POISONOUS! The plant was introduced early on to England (found in records by the 10th century) where it now grows wild in some regions. In old Anglo-Saxon days Aconite was called ‘thung’ which referred to any poisonous plant. Then it gained the name Aconite (the English form of its Greek and Latin name), later Wolf’s Bane, derived from the ancient practice of arrows or traps tipped with the juice used to kill wolves. In the middle Ages it became Monkshood and Helmet-flower, from the unusual shape of the flower head. This was the ordinary name in Shakespeare’s days. Confused? It took me a while to associate the same herb with these various names. Just for fun, I used them all in this next paragraph.
Although intrigued by monkshood, I haven’t grown this plant because it’s among the most poisonous herbs ever and I have children and pets that frequent my garden. However, aconite is a beautiful perennial and I wish I could grow it. I’ve admired the lovely blue flowers in old gardens I’ve visited and feel certain I could resist the temptation to nibble on its leaves or brew a tea from the roots. I’d never mistake helmet flower for something else as some people have done to their peril. But to be on the safe side, I don’t grow it. I’ve read reports of people who grew ill just from smelling wolf’s bane. The plant is said to have a distinctive and unpleasant taste so cases of poisoning are rare. However, the less discerning among us will eat anything.
An interesting and informative article on aconite at The Poison Garden:
Aconite plays a significant role in my light paranormal romance, Somewhere My Love. The plant is sometimes used medicinally, though never by me, and should only be dispensed under the direction of an expert medical authority. Aconite can be absorbed through the skin, especially openings in the skin. Because of this, it shouldn’t be handled without gloves. There are many homeopathy sites that discuss the use of Aconite for those of you who wish to further explore this. *Image linked to South Dublin Homeopathy.
For those of you who wish to grow it, here’s an interesting site that offers vendors for aconite and discussion of the plants at: Davesgarden.com
From A Modern Herbal by Maude Grieve:
“The older herbalists described aconite as venomous and deadly. Gerard says: ‘There hath beene little heretofore set down concerning the virtues of the Aconite, but much might be saide of the hurts that have come thereby.’ It was supposed to be an antidote against other poisons. Gerard tells us that its power was ‘So forcible that the herb only thrown before the scorpion or any other venomous beast, causeth them to be without force or strength to hurt, insomuch that they cannot moove or stirre untill the herbe be taken away.’ Ben Jonson, in his tragedy Sejanus, says: ‘I have heard that Aconite Being timely taken hath a healing might Against the scorpion’s stroke.'”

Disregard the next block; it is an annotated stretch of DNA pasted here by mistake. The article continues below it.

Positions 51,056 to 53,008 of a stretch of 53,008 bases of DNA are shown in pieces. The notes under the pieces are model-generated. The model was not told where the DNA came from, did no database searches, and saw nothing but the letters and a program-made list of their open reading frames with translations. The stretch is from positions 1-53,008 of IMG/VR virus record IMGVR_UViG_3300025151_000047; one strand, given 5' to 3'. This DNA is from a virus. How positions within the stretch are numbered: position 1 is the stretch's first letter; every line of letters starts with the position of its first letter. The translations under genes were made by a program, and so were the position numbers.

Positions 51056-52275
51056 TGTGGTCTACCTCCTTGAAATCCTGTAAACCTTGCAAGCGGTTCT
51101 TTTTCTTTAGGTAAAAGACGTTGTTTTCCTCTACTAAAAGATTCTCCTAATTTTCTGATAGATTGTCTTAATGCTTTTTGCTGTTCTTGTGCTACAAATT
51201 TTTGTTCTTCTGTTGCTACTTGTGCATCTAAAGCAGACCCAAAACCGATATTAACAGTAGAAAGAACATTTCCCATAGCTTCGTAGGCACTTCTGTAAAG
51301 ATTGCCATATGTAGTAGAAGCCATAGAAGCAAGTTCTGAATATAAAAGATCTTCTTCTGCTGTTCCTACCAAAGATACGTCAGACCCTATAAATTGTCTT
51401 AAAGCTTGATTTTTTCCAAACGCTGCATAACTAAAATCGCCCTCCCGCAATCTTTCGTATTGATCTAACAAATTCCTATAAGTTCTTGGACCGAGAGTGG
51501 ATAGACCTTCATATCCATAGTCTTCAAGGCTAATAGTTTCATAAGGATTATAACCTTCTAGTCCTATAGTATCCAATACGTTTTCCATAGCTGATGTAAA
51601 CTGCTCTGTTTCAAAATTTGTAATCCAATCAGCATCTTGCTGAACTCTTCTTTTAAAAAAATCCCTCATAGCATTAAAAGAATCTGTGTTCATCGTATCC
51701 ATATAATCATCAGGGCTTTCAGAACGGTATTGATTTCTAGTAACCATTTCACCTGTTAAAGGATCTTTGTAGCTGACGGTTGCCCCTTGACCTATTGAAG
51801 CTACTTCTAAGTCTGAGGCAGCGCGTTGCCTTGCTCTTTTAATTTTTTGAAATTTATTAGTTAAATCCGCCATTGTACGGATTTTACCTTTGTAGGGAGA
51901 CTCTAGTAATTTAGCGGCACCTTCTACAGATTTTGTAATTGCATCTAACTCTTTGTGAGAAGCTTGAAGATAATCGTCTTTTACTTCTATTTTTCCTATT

From The Herb Book by John Lust:
“Caution: Monkshood is among the most poisonous of plants. Small doses can cause painful death is a few hours. “Monkshood is a European perennial plant that is also cultivated in gardens in the U.S. and Canada. Various species grow wild in North America, particularly in mountainous regions. These are similarly poisonous.”
*Note, I’ve never heard of monkshood growing wild in the Alleghenies or Blue Ridge Mountains and can only find references to it in the far north, like Canada and Alaska, but there may be some rare incidences. Please let me know if you are aware of any plants growing wild in the lower 48 states. Never ingest or apply parts of any plant you’re not familiar with, or improperly informed about.
*This photograph is linked to the Plant Advice Site in the UK.
‘is one of the strongest plant poisons. At first, it acts as a stimulant but, after that, it paralyzes the nervous system. Doses of 2-5 mg can kill an adult. The symptoms of poisoning are oral paresthesias, abundant salivation, nausea, vomiting and diarrhea. The skin becomes cool, the limbs become insensitive and the pulse accelerates. Death results from respiratory failure and cardiac arrest. Children may get poisoned if they hold tubers in their hands for a long time.
If it is carefully dosed, aconitine is applied externally as a painkiller in neuralgia in cases of rheumatism, headache, gout, migraine and colds accompanied with high body temperature. Several medicines are produced from tubers of low content of alkaloids. Due to its strong toxicity, the drug is very rarely used internally.
In homeopathy, Aconitum napellus is considered one of the most important medicinal plants. In Tibetan medicine, aconitine is the most valuable drug and is referred to as “the king of medicines.”’~
I say let the Tibetans do as they will and stay away from it, unless, of course, you’re using a detoxified derivation. Be darn certain that you are, double, triple certain. I’ll stick with the safe herbs and my green tea.
*More intriguing info on Aconite/wolfs bane/monkshood to follow.